NEW YORK–The record catastrophe losses of 2004 and 2005 have resulted in a meaningful shift of insurance risk from reinsurers down to policyholders and the public, a leading property-casualty analyst said this morning.
Speaking at the Standard & Poor’s annual insurance conference here, Morgan Stanley property-casualty analyst William Wilt said efforts by Allstate and some regulators to develop public catastrophe funds are indicative of this new movement.
“What we have learned is that risk-sharing needs to include entities outside insurers and reinsurers,” he said.
Mr. Wilt joined Lehman Brothers life insurance analyst Eric Berg and J.P. Morgan Securities analyst Arun Kumar in looking at the insurance industry from both an equity and credit investor perspective.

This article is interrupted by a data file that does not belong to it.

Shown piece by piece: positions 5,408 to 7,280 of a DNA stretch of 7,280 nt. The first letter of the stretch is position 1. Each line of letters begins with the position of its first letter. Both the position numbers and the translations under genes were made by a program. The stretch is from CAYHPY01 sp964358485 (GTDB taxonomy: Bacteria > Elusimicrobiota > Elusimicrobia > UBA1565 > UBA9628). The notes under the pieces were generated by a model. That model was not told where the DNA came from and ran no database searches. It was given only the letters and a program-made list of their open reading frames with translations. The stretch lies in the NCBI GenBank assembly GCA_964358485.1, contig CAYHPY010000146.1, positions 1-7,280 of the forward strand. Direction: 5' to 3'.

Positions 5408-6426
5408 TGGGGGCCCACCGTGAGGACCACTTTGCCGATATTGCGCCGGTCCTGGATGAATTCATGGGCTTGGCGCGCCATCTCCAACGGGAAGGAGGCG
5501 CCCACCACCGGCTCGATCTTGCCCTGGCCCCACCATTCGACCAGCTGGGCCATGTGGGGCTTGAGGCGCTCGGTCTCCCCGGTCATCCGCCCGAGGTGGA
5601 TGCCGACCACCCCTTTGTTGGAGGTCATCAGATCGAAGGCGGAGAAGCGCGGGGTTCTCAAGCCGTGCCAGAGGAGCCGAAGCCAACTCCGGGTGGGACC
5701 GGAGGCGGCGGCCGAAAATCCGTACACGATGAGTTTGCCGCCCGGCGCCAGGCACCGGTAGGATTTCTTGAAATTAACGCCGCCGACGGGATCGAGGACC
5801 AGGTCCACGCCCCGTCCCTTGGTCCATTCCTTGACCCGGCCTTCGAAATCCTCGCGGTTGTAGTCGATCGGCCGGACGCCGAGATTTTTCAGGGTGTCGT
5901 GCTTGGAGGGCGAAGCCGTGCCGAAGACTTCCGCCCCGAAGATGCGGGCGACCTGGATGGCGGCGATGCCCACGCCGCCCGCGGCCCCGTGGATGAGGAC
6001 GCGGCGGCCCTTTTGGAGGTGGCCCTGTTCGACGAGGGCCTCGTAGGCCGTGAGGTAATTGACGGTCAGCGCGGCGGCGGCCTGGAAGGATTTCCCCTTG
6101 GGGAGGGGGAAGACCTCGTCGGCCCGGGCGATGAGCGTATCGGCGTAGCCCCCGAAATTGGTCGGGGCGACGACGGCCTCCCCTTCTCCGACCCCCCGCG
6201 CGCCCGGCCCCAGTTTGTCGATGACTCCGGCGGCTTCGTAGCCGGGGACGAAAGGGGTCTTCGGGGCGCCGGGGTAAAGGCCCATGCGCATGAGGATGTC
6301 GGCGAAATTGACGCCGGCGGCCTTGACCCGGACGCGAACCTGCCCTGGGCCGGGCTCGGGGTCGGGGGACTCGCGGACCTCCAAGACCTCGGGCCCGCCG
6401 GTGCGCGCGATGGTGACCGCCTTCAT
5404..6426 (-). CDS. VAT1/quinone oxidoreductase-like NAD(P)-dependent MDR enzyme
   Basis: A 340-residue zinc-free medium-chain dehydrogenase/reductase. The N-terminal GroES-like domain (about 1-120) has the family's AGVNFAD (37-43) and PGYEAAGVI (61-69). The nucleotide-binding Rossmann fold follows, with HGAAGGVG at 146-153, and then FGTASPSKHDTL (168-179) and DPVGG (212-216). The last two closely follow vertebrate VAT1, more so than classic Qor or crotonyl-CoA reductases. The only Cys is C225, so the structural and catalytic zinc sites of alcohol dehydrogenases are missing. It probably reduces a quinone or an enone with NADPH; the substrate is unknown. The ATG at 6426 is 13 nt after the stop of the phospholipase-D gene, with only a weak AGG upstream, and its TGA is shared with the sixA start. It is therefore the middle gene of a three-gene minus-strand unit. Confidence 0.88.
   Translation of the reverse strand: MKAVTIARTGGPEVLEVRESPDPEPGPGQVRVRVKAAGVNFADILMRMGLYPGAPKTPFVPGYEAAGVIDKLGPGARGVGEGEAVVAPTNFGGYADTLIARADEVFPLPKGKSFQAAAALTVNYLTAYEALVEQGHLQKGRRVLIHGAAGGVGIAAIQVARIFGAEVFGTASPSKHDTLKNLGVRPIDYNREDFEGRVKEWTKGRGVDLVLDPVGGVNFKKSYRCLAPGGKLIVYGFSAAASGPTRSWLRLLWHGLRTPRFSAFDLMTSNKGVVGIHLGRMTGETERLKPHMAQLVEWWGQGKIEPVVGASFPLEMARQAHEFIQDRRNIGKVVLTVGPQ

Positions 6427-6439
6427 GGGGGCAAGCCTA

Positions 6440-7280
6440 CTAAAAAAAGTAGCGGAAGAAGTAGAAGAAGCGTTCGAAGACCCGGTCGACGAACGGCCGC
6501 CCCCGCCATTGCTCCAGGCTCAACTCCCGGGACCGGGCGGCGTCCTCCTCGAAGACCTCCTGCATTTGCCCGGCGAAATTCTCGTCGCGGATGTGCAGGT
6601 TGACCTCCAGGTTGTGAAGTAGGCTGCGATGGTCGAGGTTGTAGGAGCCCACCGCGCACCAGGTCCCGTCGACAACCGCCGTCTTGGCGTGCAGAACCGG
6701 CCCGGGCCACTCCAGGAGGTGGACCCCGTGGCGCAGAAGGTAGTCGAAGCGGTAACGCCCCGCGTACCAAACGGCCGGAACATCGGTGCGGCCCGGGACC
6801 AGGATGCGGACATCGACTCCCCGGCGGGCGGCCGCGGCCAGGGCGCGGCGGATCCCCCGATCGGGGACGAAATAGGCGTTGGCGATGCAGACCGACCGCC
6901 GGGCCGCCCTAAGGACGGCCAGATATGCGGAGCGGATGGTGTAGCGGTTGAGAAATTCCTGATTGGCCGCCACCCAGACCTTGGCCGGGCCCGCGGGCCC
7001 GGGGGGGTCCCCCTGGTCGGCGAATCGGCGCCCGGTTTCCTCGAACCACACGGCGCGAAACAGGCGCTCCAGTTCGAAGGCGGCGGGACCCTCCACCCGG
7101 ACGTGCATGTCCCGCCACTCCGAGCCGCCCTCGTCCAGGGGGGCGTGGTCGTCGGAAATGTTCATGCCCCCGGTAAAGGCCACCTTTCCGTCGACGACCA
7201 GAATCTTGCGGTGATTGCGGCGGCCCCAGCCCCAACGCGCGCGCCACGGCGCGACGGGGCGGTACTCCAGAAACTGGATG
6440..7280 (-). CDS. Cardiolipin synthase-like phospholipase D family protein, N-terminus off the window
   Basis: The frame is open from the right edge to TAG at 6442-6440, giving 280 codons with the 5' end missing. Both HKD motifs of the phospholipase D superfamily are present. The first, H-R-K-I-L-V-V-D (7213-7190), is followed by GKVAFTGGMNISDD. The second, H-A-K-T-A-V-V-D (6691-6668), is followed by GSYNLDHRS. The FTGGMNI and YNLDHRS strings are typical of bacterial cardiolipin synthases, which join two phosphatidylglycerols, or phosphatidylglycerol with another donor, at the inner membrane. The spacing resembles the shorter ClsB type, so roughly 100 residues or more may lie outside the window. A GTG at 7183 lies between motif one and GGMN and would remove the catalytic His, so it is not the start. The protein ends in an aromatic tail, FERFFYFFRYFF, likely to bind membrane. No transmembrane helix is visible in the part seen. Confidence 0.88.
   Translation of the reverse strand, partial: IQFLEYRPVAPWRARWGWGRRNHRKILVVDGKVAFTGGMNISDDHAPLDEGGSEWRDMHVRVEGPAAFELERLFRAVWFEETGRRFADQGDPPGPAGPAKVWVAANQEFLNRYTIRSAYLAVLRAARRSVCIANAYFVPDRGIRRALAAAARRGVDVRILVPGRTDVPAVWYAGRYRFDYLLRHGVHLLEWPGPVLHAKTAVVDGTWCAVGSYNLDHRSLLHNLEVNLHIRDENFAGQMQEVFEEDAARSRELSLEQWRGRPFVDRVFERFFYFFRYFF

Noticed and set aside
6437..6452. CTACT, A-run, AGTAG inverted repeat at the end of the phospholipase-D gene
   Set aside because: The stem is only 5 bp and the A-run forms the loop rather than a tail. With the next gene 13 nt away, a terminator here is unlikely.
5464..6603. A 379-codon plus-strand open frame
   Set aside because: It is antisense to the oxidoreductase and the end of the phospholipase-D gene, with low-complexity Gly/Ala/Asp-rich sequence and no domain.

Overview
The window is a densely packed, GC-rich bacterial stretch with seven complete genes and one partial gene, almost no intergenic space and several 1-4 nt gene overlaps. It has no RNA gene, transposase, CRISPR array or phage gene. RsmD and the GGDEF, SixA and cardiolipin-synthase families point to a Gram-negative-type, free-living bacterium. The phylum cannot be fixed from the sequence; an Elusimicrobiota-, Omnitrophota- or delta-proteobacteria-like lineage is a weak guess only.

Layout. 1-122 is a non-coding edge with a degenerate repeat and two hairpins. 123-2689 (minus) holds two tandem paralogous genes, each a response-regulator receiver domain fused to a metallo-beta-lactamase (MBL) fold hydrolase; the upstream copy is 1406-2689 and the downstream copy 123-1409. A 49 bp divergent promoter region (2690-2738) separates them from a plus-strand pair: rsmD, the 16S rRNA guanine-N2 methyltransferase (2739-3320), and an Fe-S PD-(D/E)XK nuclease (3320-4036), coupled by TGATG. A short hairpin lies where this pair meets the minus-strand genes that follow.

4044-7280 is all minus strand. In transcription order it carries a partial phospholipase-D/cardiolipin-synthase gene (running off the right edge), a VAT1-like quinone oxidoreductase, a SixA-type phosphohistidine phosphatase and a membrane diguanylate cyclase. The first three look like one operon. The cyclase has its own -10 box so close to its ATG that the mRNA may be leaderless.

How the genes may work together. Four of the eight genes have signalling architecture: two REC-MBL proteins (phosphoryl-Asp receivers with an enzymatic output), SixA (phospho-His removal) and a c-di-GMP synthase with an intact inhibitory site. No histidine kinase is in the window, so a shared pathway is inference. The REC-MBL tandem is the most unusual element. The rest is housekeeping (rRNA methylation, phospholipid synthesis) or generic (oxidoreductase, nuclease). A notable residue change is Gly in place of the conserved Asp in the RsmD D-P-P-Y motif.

If a storm-free 2006 is what you are wishing, be careful, since it could result in a precipitous drop in pricing. “If that happens, my advice would be to run away,” Mr. Wilt told his audience of industry professionals and executives.
But the analyst also noted that any drop in pricing now will have less impact since it would come from a relatively high platform of not only pricing but company book values.
“And terms and conditions are tight now, whereas a few years ago they were like Swiss cheese,” he said.
Mr. Wilt said he has noticed recently that at least in the property-casualty industry, purportedly investor-friendly moves like share buybacks and dividend payouts have not always paid off in the stock price.
Sometimes, increased business investment, whether in technology or other areas, will prove more profitable in the long run. “But it is not either/or–you have to do both,” he said.
Mr. Berg said he has taken a dim view of those companies who say they are losing top-line revenue because they are not willing to engage in the questionable underwriting practices. “How can everyone’s growth be affected because of irrational competition?” he said.